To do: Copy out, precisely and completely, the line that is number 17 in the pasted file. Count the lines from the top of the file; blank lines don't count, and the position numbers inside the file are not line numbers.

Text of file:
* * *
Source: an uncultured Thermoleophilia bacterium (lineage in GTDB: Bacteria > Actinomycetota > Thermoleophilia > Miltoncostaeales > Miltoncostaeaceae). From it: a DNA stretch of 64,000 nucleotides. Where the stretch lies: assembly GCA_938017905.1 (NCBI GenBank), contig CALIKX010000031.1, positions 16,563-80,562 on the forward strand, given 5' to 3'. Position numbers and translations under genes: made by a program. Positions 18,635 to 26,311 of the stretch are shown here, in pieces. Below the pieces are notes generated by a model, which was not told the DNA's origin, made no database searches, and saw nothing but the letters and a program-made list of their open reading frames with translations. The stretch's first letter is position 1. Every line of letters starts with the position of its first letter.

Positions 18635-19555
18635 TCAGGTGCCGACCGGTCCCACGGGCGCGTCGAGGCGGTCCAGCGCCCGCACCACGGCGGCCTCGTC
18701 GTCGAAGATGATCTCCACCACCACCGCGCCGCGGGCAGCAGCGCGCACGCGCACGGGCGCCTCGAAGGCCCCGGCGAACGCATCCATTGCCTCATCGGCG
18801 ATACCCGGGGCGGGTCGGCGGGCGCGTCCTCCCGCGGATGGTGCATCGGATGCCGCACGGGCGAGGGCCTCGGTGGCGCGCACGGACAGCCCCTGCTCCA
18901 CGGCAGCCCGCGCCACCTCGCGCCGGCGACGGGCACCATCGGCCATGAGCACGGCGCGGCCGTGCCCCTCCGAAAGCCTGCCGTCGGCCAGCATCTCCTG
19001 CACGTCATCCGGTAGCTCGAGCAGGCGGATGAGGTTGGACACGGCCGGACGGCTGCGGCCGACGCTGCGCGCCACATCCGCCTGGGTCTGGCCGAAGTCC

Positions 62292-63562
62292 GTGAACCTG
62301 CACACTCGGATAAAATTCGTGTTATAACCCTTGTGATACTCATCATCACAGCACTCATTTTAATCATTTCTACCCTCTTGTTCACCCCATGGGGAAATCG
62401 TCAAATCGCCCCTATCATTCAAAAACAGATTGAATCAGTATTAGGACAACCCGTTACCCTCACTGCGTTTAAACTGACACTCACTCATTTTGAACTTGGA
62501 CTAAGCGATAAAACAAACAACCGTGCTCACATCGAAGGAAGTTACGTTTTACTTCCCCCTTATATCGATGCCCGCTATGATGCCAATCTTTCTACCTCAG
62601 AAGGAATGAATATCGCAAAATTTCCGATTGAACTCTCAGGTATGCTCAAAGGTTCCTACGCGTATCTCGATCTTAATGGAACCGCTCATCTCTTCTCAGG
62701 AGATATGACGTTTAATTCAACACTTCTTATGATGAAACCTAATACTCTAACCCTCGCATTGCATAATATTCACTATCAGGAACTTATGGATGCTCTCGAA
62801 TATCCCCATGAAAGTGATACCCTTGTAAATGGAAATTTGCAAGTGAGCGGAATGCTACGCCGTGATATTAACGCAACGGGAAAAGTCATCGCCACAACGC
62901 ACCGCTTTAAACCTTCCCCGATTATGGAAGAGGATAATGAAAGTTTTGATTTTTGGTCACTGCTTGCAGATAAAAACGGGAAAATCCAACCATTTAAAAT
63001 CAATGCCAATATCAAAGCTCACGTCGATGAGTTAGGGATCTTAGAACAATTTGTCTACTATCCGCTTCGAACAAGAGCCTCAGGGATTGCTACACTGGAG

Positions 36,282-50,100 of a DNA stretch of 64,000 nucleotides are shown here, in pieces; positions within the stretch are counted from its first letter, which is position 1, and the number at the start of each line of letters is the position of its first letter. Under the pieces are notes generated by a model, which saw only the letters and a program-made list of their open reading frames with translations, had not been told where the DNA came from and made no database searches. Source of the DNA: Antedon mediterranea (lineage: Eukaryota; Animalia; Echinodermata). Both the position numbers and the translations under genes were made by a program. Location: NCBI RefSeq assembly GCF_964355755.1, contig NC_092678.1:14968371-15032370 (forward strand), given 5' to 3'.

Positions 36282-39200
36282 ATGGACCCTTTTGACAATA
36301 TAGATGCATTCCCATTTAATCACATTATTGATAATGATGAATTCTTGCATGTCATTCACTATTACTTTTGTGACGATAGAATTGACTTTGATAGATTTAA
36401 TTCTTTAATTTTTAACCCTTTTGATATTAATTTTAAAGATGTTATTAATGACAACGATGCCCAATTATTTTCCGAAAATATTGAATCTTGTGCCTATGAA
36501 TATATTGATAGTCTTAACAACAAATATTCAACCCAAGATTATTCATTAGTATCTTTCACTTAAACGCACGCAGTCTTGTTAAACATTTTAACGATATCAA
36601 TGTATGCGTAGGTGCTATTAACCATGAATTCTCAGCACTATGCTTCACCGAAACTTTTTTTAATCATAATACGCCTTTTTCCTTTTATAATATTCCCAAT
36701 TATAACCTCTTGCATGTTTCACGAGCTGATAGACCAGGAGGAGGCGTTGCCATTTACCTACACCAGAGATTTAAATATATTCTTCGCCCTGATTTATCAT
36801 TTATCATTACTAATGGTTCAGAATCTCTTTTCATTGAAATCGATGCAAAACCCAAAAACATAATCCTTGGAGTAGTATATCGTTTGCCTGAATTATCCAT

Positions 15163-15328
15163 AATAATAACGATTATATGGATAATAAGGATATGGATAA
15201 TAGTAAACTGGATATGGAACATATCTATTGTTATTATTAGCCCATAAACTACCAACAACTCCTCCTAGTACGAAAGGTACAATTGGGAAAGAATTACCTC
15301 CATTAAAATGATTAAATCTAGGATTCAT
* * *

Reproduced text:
63001 CAATGCCAATATCAAAGCTCACGTCGATGAGTTAGGGATCTTAGAACAATTTGTCTACTATCCGCTTCGAACAAGAGCCTCAGGGATTGCTACACTGGAG